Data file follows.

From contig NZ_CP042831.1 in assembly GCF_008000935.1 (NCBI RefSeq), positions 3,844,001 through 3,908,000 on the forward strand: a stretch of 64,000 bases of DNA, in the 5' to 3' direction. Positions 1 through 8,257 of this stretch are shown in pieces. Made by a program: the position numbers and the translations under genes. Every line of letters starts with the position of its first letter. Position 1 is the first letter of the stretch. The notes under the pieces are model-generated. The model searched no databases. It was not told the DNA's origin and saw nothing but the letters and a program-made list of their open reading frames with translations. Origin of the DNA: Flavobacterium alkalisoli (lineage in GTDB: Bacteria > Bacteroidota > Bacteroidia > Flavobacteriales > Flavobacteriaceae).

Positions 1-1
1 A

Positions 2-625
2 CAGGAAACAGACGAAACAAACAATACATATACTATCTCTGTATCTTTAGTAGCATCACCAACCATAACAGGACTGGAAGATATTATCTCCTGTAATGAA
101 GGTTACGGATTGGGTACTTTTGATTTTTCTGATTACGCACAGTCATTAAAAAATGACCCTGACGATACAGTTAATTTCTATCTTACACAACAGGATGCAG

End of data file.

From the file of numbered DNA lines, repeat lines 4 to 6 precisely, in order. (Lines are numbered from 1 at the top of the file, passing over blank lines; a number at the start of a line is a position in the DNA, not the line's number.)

Positions 2-625
2 CAGGAAACAGACGAAACAAACAATACATATACTATCTCTGTATCTTTAGTAGCATCACCAACCATAACAGGACTGGAAGATATTATCTCCTGTAATGAA
101 GGTTACGGATTGGGTACTTTTGATTTTTCTGATTACGCACAGTCATTAAAAAATGACCCTGACGATACAGTTAATTTCTATCTTACACAACAGGATGCAG